Well-reasoned objections arrived quickly after a column two weeks ago in which I advocated exploring the idea of Internet service providers charging bulk e-mailers to process their mail. Some counterpoints are worth a look.
My arguments were straightforward enough: Spam results from e-mail being so cheap to use. There is no financial incentive for even household-name companies to clean their lists of non-responders. Start charging bulk e-mailers and, voila, the flood of spam is reduced drastically.
“Each ISP could define what is chargeable e-mail and set rates at its discretion. The charges could offset the cost of service enhancements and/or fuel lower rates,” I said.
Simple, right? Only in Magill’s E-Mail Marketing Fantasy Land, apparently.
“Paying for e-mail delivery is an old idea, and the ‘dot-com’ history is littered with corpses of companies who tried to invent ways of efficiently managing large volumes of small payments … and they didn’t even try to graft that onto a fundamental redesign of e-mail architecture,” said Ray Everett-Church, chief privacy officer at privacy consultancy ePrivacyGroup, Philadelphia. “Like many anti-spam solutions, including ‘ADV’ subject lines, double opt-in with a lime twist, do-not-e-mail lists and industry self-regulation … paid delivery sounds simple, but is far from it.”
My charging scheme, Everett-Church said, “would quickly turn into a morass of blocked e-mail, frantic calls to the ISP’s sales department to bicker over who qualifies. But more than that, think of what consumers would say when they learned that their ISP was not only blocking and making their Cat Fanciers mailing list pay up, but that their ISP is also taking money from credit card companies to stuff 57 offers a month into their e-mail box instead of their postal mail box. Once an ISP was known as the ISP that gets paid to give you spam, you’d see a mass exodus.”
Unless, of course, the charging ISP’s bulk-mail-funded service enhancements were far more enticing than services delivered by those who weren’t charging.
ISPs already arbitrarily block Cat Fanciers e-mail with filters, and since Cat Fanciers doesn’t pay for delivery, it has no leverage. Paying would be Cat Fanciers’ one sure way to ensure delivery.
As for the credit-card argument, most consumers are long familiar with tolerating sponsors’ messages in return for cheaper, free or enhanced services. It is not a given that people would leave an ISP en masse for receiving advertising with their mail, especially since it would be easy to designate a folder solely for such e-mail that consumers could check, or mass delete, at their discretion.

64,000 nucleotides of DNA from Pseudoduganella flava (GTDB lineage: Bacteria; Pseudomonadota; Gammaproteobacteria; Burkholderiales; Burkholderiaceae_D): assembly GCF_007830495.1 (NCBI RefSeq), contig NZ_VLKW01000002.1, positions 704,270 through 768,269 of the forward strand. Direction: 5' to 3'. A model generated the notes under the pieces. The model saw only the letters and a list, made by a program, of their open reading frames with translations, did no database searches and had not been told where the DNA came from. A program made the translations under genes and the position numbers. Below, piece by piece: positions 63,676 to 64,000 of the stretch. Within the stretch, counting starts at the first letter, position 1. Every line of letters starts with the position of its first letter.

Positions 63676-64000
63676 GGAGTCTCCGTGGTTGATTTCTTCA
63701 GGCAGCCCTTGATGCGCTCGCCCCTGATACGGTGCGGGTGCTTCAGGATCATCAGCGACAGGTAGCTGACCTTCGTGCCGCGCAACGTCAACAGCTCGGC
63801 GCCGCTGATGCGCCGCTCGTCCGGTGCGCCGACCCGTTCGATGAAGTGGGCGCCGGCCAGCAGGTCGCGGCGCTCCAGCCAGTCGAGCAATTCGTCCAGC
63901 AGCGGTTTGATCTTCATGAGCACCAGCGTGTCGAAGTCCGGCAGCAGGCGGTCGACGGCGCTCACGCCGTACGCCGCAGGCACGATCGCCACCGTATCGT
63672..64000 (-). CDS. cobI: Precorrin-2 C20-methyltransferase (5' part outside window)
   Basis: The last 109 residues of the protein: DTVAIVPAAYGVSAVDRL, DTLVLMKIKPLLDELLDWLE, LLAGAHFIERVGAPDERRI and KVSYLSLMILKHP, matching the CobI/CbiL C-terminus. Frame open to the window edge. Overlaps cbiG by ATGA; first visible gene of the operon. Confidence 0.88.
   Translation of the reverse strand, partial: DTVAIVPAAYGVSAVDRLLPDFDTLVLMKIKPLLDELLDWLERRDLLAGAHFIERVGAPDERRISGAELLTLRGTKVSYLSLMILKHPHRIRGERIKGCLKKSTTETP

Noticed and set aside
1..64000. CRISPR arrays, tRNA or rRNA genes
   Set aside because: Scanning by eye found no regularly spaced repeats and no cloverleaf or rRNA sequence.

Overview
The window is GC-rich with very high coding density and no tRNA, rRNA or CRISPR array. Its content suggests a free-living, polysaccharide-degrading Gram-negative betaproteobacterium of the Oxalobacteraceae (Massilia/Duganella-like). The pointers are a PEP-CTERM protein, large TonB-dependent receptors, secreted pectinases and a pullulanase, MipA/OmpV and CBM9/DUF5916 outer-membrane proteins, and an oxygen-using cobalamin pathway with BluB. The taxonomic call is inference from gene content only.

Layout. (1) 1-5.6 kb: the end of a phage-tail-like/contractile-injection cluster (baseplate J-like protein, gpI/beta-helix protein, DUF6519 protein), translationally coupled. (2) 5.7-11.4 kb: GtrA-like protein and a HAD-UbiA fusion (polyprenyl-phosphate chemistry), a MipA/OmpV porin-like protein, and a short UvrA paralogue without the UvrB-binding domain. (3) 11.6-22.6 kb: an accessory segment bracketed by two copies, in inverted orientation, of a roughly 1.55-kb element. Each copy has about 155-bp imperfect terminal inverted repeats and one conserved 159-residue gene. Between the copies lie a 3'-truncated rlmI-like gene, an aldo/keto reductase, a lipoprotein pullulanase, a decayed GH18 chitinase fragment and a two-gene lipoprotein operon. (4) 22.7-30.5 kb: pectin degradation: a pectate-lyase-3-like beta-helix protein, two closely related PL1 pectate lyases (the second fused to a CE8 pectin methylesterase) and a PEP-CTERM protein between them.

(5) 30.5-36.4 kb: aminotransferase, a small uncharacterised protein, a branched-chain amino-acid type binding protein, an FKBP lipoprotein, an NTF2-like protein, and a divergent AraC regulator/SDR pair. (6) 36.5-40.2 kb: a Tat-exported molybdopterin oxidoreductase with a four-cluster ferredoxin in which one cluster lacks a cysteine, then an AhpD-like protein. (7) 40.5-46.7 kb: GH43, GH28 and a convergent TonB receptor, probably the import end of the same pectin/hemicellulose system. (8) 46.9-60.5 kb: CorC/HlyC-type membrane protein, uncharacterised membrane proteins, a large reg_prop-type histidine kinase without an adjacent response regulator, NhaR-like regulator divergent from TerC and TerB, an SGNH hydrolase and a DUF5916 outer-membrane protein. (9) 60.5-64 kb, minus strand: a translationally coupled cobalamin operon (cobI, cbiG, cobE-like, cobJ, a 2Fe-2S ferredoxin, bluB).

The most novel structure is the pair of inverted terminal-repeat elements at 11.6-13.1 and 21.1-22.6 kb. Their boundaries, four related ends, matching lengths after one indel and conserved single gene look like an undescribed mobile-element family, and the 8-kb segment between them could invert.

“Every small mailing list, such as the handful of e-mail discussion lists I run (an Internet law discussion list for law professors and lawyers, a discussion list affiliated with an NPR show about computers, etc.), that grew beyond a certain threshold would find itself having to charge users and negotiate with dozens or hundreds of ISPs. That would effectively kill off the natural growth of online communities.”
Setting rates is certainly a hurdle — one proposed solution is for the ISPs to form a nonprofit for the purpose — but charging heavy users of e-mail would not kill online communities. It would, however, stop them from growing beyond a certain point unless money began to change hands. If a community grows beyond a certain volume, maybe participants should pay.
If bulk e-mailers were charged, perhaps my fantasy football league, for example, would have cleaned my address off its player update list after the first request when the season ended, rather than on the third request months later. Just extrapolate that thought a little.
E-mail’s current rules — that permission-based e-mail blasts get a free ride no matter how much bandwidth they use — are clearly failing. The reason: Permission, and punishment for those who don’t have it, is arbitrary. However, if money were the arbiter of whether permission had been granted, anti-spam vigilantes would have to find something else to do.